Are Cookies Affected by a VPN and How to Delete Them

Last Updated by Sarah Barnes on January 02, 2019

Cookies can improve your browsing experience and save information like passwords and usernames for your convenience.

However, they can also be exploited to track your data or pry into your online activity.

Here is our Ultimate Guide for Internet Cookies.

Cookies vpn review

VPN Services and Cookies

While a VPN is a great security tool for making you anonymous online, it does not prevent cookies from tracking you. That being said, because the VPN is can connect you with foreign servers and hide your IP address, it will give some false information to the tracking cookies.

Some VPNs, like CyberGhost, have a feature that prevents tracking. Unfortunately, this seems to be the exception to the rule, as opposed to a standard VPN feature.

CyberGhost block Tracking

If online security and privacy are important to you, then getting a VPN is an important step, but when it comes to cookies the best things to do are clear your browser (instructions below) or use incognito mode.

A VPN allows you to obscure your online activity by connecting to a remote server, making it impossible for individuals and advertisers to track your online data.

There are many different VPN services available. The The key to staying safe while browsing the web is to choose a service that offers multiple procedures for protection and integrates with your preferred browser and device.

While there are some free VPN services, they don’t provide the same security as premium accounts. Additionally, these services don’t offer the same speeds or network sizes, and many platforms are initiating ways to identify and block them, rendering the service practically useless and you vulnerable.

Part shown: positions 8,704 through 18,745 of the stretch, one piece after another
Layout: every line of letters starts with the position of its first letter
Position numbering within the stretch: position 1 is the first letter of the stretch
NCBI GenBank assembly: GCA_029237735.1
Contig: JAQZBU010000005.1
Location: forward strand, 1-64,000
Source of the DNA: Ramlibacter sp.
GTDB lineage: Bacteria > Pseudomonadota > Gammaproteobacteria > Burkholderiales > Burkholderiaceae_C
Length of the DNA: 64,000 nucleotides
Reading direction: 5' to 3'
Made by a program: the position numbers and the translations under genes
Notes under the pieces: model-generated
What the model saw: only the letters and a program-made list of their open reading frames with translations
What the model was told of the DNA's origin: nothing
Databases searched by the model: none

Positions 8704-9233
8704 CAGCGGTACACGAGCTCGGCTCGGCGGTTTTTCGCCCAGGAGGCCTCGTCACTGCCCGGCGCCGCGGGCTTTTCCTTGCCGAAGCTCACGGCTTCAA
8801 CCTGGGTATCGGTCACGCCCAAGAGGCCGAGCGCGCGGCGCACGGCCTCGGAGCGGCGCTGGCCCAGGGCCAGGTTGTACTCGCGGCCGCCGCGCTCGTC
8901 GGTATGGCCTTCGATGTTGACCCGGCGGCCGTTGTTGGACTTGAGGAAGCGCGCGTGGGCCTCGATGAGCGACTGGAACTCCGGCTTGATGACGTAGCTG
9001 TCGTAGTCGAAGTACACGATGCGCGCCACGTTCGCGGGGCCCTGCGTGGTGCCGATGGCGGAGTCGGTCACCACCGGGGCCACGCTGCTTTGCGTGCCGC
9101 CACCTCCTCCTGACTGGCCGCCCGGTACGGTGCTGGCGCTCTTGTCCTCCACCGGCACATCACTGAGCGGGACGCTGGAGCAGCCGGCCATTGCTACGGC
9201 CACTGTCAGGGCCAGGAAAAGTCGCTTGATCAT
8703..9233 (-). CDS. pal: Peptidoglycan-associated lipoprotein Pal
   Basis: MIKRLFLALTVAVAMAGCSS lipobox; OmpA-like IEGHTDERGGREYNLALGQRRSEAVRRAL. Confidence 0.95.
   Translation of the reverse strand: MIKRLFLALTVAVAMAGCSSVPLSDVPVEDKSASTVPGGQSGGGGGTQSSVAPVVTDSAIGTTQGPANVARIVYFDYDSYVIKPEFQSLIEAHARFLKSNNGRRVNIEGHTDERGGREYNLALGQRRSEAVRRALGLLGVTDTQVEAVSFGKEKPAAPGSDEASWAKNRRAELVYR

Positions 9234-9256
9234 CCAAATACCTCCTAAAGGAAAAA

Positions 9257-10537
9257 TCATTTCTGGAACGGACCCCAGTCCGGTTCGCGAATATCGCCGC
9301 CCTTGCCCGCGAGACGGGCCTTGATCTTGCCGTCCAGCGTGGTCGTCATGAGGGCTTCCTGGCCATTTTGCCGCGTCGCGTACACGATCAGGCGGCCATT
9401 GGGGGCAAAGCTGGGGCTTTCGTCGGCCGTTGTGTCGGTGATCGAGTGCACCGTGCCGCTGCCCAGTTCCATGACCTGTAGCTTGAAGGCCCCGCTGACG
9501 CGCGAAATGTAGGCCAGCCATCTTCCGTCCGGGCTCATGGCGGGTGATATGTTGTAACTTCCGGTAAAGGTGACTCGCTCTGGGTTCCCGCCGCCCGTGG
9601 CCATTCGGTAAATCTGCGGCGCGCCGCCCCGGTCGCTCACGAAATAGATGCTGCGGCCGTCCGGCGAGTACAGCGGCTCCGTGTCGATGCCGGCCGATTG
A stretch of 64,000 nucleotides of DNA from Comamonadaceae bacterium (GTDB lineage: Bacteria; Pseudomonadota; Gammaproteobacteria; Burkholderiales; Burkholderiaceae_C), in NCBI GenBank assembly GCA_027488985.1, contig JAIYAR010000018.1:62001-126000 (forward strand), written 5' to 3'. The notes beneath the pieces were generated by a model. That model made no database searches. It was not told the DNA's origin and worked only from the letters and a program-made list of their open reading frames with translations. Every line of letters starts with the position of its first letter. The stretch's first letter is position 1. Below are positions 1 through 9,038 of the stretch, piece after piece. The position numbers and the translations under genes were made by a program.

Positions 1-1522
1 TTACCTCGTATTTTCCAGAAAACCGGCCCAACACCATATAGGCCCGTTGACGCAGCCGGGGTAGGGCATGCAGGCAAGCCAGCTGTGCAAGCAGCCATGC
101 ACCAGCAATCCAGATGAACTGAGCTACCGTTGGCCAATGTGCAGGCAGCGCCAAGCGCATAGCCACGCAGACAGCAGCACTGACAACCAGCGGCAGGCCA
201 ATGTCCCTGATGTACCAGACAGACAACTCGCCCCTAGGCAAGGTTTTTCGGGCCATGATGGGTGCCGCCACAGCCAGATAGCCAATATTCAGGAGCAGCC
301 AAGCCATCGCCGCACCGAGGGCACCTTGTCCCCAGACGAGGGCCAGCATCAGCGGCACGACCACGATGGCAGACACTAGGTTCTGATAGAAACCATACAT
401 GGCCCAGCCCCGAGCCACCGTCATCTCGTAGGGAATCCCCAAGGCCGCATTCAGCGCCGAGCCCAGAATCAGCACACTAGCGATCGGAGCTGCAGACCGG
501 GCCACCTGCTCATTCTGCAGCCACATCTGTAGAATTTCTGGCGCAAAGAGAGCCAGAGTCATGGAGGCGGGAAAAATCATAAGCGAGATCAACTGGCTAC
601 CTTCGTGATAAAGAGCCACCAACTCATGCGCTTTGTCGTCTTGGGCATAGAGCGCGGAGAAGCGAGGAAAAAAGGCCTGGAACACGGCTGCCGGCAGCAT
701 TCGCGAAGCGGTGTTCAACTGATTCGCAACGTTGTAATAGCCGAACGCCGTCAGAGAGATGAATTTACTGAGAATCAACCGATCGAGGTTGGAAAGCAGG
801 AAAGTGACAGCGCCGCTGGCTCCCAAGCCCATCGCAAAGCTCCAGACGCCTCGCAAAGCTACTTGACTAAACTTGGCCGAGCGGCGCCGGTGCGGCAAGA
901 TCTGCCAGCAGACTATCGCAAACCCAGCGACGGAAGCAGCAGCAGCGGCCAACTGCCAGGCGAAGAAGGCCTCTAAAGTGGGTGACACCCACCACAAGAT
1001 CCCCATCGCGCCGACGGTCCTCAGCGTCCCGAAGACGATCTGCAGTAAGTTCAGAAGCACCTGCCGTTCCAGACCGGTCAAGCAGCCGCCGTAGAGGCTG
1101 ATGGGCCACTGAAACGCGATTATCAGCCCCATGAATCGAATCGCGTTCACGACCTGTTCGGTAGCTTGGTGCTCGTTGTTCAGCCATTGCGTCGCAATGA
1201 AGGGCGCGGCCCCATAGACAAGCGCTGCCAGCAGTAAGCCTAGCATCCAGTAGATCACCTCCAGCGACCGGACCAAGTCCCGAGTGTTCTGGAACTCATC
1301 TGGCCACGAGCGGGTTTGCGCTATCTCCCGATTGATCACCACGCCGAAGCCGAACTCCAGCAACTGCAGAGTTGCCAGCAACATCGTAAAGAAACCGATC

Everything You Need to Know About Internet Cookies

Internet cookies are small files stored on your browser that contain data about your interaction with websites. The information within a cookie does vary, but they typically include:

  • A unique number generated randomly to identify you as a user
  • The name of the website where the cookie appeared
  • The cookie’s expiration date
  • Your saved preferences on a site
  • Whether you’re a first time visitor to a website

Today, there are various types of cookies.

1. Session Cookies

These are temporary cookies your browser stores that don’t have an expiration date, so they start when you enter a website and end when you close your web browser. Session cookies are the least harmful to your privacy because they don’t store information about your device.

2. Persistent Cookies

Persistent, or permanent, cookies store data even after you close your web browser until they expire or are deleted.

These cookies can be useful because you don’t have to re-enter your credentials every time you visit your favorite sites.

However, persistent cookies are the most harmful regarding both privacy and security because of the way they store your data, making it easy for others to obtain, and possibly gain access to your online accounts.

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3. Supercookies

Supercookies aren’t that super; they’re a nuisance. Aside from embedding themselves onto your device, these tracking cookies can be difficult to delete on some operating systems. Supercookies contain information like:

  • Authentication details
  • Data that allows companies to send targeted ads
  • Browsing history

4. Third-Party Cookies

Third-party cookies allow advertisers to send targeted ads to individual users. The best way to identify these cookies is by looking at the domain, as while cookies usually have the same domain attribute as the websites you visit, third party ones are different.

The Privacy and Security Issues Surrounding Cookies